NG taxes to go up de­spite frozen rate

The Glengarry News - - Straight Talk - News


Staff Zero it is. De­spite a great deal of hag­gling on both sides, with a fi­nal 4-1 vote, North Glen­garry coun­cil froze the mu­nic­i­pal tax rate when it adopted the 2015 mu­nic­i­pal bud­get Mon­day.

Coun. Jeff Man­ley was the only coun­cil­lor op­posed to the bud­get, hop­ing for a half per­cent­age point tax rate de­crease in­stead.

While there will be no tax rate in­crease, prop­erty own­ers are ex­pected to see an in­crease on their taxes as a re­sult of in­creased prop­erty assess­ments, based on Mu­nic­i­pal Prop­erty As­sess­ment Cor­po­ra­tion (MPAC) re­ports.

The net req­ui­si­tion of $4,704,500, to be raised through prop­erty tax­a­tion, rep­re­sents an in­crease of $234,500 from the 2014 amount of $4,470,000.

For prop­er­ties val­ued at $100,000, the mu­nic­i­pal por­tion of the residentia­l bill will be $507, com­mer­cial $828.40, in­dus­trial $ 1,046.10 and farm­land $126.70.

Deputy Mayor Jamie Mac­Don­ald said coun­cil de­cided ear­lier to re­move a pro­posed $1 mil­lion RARE re­cy­cling plant up­grade. “We still need to dis­cuss the is­sue,” he said.

Ini­tially at the meet­ing’s first vote, coun­cil­lors Brian Cad­dell and Michel Depratto and Mayor Chris McDonell voted in favour of the bud­get with Deputy Mayor Jamie Mac­Don­ald, Coun. Jeff Man­ley and Coun. Carma Wil­liams op­posed. Those op­posed ob­jected to what ap­peared to be an added $20,000 in sav­ings to top up the con­tin- gency fund, bring­ing that amount up to about $47,000.

Coun. Wil­liams urged coun­cil to re­sort to a 0.55 per cent de­crease in taxes, say­ing there is no need to fin­ish the year with an un­nec­es­sary sur­plus in the con­ti­nency fund or as she called it a per­ceived “slush fund.”

Coun. Jac­ques Massie was ab­sent from the meet­ing due to ill­ness.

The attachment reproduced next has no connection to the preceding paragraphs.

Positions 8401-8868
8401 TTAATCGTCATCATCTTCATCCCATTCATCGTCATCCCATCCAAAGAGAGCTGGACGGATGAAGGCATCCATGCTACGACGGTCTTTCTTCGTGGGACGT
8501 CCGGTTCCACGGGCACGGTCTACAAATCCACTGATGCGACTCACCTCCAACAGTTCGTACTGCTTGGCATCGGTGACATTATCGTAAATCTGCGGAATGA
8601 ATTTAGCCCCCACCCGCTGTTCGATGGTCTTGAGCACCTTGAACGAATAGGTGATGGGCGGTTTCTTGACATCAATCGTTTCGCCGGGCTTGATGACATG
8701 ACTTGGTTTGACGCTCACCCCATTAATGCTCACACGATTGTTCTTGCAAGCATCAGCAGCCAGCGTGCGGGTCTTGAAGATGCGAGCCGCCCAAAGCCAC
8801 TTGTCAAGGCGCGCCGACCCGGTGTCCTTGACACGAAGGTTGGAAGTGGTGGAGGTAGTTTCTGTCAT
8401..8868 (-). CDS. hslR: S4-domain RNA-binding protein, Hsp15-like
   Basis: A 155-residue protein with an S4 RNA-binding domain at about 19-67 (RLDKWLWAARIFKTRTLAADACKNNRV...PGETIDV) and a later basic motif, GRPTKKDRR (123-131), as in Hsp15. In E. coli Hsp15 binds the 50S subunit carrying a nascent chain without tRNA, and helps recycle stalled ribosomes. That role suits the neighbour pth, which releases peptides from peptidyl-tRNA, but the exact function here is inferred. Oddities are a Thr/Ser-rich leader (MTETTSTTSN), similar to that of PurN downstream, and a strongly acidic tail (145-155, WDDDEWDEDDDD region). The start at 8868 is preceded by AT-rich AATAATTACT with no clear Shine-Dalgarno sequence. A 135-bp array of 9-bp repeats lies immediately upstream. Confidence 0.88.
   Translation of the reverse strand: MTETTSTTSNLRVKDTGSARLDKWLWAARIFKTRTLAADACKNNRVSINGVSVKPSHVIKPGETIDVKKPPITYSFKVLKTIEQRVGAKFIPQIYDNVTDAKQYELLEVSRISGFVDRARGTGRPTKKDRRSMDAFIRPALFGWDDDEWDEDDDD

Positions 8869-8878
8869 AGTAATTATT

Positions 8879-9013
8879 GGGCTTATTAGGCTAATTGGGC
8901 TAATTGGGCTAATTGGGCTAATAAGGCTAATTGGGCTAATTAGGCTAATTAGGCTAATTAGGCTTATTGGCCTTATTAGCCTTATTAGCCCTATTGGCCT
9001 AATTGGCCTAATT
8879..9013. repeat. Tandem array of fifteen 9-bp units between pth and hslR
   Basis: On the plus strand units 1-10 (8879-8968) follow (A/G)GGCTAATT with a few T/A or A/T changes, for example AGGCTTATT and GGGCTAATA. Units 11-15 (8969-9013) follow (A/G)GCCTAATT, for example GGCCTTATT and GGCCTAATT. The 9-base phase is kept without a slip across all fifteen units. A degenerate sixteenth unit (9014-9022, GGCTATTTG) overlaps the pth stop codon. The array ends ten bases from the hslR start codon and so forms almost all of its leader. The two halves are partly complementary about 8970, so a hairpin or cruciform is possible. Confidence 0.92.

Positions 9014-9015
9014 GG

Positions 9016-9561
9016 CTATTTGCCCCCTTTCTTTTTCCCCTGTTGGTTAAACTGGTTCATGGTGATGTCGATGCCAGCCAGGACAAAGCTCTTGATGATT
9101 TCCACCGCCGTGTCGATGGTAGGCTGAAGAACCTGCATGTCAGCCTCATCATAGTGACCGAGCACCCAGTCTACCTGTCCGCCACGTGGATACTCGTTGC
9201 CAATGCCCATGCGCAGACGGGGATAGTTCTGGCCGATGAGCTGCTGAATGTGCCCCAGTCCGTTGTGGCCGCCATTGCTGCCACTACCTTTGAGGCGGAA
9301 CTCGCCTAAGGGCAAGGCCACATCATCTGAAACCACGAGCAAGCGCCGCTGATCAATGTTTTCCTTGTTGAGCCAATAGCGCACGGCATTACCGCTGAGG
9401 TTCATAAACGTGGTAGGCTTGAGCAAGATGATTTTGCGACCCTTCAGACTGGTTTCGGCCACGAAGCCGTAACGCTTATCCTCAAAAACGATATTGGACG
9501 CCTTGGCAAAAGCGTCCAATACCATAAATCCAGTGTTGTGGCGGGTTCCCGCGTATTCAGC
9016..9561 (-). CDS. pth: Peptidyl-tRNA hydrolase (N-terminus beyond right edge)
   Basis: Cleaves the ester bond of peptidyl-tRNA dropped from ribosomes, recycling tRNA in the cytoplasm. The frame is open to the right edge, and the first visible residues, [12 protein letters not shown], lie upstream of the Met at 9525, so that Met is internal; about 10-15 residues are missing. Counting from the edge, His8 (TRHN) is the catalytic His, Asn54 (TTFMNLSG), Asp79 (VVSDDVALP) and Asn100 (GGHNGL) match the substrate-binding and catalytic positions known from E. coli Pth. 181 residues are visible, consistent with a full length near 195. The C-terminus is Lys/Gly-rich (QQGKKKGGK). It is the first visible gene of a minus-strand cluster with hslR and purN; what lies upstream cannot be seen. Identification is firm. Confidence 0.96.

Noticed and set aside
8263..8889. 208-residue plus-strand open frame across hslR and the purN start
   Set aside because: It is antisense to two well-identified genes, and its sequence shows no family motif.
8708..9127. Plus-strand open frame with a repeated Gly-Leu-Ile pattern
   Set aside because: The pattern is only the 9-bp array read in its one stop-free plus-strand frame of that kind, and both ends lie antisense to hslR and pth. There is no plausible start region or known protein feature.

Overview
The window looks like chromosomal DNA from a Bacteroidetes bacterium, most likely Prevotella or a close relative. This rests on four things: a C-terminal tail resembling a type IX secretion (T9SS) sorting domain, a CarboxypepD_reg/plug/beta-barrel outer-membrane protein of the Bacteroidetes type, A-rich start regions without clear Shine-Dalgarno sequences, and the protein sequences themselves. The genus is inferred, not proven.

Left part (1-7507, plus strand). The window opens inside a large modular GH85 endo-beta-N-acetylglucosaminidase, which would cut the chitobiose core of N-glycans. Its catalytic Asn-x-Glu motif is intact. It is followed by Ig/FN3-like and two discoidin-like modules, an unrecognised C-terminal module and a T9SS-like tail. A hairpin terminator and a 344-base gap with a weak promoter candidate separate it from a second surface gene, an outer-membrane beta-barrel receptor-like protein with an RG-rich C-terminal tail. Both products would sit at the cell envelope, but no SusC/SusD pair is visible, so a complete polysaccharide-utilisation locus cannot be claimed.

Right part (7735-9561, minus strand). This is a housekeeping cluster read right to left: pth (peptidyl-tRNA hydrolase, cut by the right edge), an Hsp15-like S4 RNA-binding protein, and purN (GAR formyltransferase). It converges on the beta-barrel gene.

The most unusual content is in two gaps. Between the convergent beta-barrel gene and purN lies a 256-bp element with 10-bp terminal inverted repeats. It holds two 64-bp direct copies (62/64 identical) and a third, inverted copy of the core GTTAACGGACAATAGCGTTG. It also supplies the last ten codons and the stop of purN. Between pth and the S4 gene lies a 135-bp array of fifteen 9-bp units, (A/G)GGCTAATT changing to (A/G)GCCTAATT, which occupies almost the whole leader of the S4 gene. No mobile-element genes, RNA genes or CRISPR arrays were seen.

Mr. Mac­Don­ald later said Mr. Massie’s voice was missed at the meet­ing and it made it dif­fi­cult for coun­cil to come to an early res­o­lu­tion in ap­prov­ing the bud­get. He added it doesn’t make sense for coun­cil to put so much money in its con­tin­gency fund. But he was sat­is­fied that in an amend­ment, coun­cil ul­ti­mately ear­marked about $26,000 to be di­rected into the gravel pro­gram.

Coun­cil turned to CAO Daniel Gagnon to de­cide whether it would be best to try to ap­prove the bud­get or put it off un­til Mr. Massie re­turned. Mr. Gagnon said the $20,000 coun­cil was ar­gu­ing about it was not worth fur­ther de­lay­ing pass­ing the bud­get. “Let’s do this,” he said.

Af­ter the meet­ing Mayor Chris McDonell said he was sat­is­fied the bud­get was fi­nally ap­proved and said ear­mark­ing more money for the gravel pro­gram is a good de­ci­sion.

Kenyon res­i­dent Ken Turnbull was the only tax­payer present dur­ing the bud­get pre­sen­ta­tion. He said af­ter the meet­ing he was con­tent with the out­come. He didn’t see the need for a 0.55 per cent tax rate de­crease as ad­min­is­tra­tion had orig­i­nally rec­om­mended in pre-bud­get talks. He sug­gested a 0.4 per cent tax de­crease. That way there would still be a lit­tle money di­rected to the con­tin­gency fund. He was in favour of putting more money into the roads bud­get, how­ever.

Wa­ter and sewer ris­ing In the water­works bud­get for 2015 coun­cil ap­proved a two per cent in­crease in monthly wa­ter / sewer rates for house­holds, which works out to $56.66 for wa­ter and $30.91 for sewer ser­vice, or $87.57 in to­tal, up from the base rate of $85 per month.


IM­AGES FROM THE DUN­VE­GAN WIN­TER CAR­NI­VAL: At left, Mae Ella McCormick, 4, of Dun­ve­gan, ob­vi­ously loved the to­bog­gan hill at last Satur­day’s fes­tiv­i­ties. At right, Sam and Jake Wensink of Maxville were in charge of the sleigh rides.

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